In order to avoid democracy promotion being seen as an exercise in vertical north-south agenda-setting, it also needs to be driven by the democracies of the south. Western countries should therefore be willing to share leadership and political space with countries in Latin America, Africa, and Asia in a cross-regional coalition. And, as civil society is an essential element of any democratic society, it makes sense for nongovernmental organizations from southern countries to be part of the process alongside their northern counterparts.
A global agenda for democracy can therefore create an opportunity to discuss how to perfect democratic mechanisms, updating institutions to contemporary realities quite different from those that prevailed when classic democratic constitutionalism was born.
The system of the United Nations has played and continues to play a crucial role in furthering the agenda of protecting and promoting human rights and democracy. It is true that some key institutions of the UN have been disappointing in this respect: for example, the Security Council, too often prevented from making decisions in these areas by vetoes from Russia and China in the name of the principle of non-interference in internal affairs, as in, for instance, the case of Myanmar. It is also true that the principle of universality inherent to the United Nations—in other words, the participation of all, including countries with a poor record in human rights—gives rise to difficult debates, paradoxical situations, and sometimes setbacks. But let us not forget the wealth of international agreements on the matter reached in its framework, from the 1948 Universal Declaration on Human Rights to an impressive number of treaties and protocols, and the experience amassed by UN organs, agencies, and mechanisms such as the High Commissioner for Human Rights, the Human Rights Council (previously the Commission on Human Rights), the Special Procedures within this council, and the leadership of the Secretary-General of the UN in this area. Ultimately, the West’s commitment to multilateralism implies that, at some point, any initiative in the fields of human rights and democracy needs to add to the debate in the relevant UN arenas in order to have a more global impact and a wider international legitimacy.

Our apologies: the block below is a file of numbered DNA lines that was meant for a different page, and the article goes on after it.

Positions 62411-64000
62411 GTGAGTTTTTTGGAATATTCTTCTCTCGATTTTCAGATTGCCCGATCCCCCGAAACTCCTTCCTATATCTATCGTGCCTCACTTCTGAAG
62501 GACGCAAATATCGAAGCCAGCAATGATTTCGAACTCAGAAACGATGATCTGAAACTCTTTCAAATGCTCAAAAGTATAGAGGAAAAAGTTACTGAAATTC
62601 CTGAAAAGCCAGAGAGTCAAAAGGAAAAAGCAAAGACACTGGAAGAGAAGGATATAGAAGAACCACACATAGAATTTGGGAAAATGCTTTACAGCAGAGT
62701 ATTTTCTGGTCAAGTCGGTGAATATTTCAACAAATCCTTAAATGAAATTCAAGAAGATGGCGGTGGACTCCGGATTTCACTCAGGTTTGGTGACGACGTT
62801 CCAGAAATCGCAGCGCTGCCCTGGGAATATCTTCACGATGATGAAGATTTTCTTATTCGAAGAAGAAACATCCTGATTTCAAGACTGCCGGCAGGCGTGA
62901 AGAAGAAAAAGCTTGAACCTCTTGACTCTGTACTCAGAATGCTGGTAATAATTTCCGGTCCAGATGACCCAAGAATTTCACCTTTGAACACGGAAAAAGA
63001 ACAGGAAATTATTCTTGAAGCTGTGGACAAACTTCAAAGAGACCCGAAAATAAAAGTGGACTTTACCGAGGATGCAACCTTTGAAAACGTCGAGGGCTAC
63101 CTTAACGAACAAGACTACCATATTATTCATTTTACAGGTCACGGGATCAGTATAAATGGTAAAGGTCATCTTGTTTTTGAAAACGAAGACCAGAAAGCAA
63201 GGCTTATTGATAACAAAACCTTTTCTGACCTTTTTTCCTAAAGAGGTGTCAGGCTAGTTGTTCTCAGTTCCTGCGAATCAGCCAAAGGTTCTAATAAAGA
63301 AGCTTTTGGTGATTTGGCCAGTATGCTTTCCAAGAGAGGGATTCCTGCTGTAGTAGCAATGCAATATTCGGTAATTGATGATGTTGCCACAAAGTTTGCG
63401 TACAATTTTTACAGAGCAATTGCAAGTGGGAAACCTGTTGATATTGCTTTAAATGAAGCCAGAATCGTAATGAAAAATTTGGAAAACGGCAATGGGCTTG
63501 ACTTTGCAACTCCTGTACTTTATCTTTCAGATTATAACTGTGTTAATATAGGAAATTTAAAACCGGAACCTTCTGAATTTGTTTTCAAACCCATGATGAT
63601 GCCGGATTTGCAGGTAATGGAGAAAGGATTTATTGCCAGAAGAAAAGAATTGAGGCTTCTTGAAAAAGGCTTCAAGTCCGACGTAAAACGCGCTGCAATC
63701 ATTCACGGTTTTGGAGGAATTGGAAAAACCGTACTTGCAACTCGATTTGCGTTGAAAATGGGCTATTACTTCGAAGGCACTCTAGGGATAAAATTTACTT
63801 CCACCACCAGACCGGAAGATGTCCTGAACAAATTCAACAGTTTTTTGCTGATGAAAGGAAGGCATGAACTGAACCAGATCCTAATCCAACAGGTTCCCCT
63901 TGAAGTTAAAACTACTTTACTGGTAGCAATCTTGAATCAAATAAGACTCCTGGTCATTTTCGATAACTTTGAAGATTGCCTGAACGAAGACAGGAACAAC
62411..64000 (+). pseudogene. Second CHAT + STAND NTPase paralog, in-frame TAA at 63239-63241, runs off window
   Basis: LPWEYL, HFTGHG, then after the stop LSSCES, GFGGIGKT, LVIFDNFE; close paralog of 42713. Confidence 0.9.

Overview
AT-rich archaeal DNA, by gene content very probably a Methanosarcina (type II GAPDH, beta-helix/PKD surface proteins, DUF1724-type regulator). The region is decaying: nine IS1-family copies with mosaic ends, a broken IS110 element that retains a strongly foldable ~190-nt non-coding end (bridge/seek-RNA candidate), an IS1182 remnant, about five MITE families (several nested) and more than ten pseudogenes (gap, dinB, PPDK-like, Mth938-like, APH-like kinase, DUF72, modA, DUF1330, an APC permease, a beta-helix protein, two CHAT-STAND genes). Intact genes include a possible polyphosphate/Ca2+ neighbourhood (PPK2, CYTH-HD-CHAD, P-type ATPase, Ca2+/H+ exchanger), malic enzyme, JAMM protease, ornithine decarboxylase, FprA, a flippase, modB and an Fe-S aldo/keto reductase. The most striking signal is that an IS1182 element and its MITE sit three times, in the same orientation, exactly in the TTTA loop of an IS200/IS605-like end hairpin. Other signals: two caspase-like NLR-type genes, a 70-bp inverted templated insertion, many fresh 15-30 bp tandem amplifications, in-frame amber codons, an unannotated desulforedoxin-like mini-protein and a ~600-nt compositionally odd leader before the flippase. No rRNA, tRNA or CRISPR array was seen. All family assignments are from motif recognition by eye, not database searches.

Equally, in the spirit of avoiding the initiative being perceived as a one-way pursuit, Western countries should be willing to acknowledge and explore ways to remedy the flaws and pitfalls of their own democratic systems, particularly their increasing polarization in the context of rising internal inequalities, identity politics, and technological change. A global agenda for democracy can therefore create an opportunity to discuss how to perfect democratic mechanisms, updating institutions to contemporary realities quite different from those that prevailed when classic democratic constitutionalism was born.
A final criticism of initiatives such as this summit is that they can be portrayed as merely one element of a broader containment strategy against China and Russia. Indeed, the conceptualization of world politics as a new competition between great powers is undoubtedly gaining traction in the United States, but it is also a staple idea in China and Russia and risks becoming, in effect, a self-fulfilling prophecy. However, absent this democracy initiative, the potential for confrontation would still exist and an agenda for reinforcing democracy and human rights among the countries that want to adhere to these values should not be confused with a strategy of regime change directed at those who do not. Taken to its ultimate consequences, dismissing democracy promotion as a tool directed at China and Russia would lead to the absurd conclusion that democracies should not try to reinforce their own values because that would antagonize those who do not share them.
To conclude, under the surface of the great-power competition paradigm lurks a worldview reminiscent of Samuel Huntington’s ominous “clash of civilizations” theory, in which different cultures are inherently incapable of sharing common values. Asian values versus Western values are back, but so is a widening suspicion between the West and the Muslim world, fueled by terrorism and fear of migration, a tendency in Africa to reject aspects of the human rights agenda in the name of tradition and cultural specificities, and so on. If only for the purpose of countering this dangerous worldview, an inclusive agenda for the advancement of democracy and human rights shared by countries from different cultural and developmental backgrounds is more welcome than ever.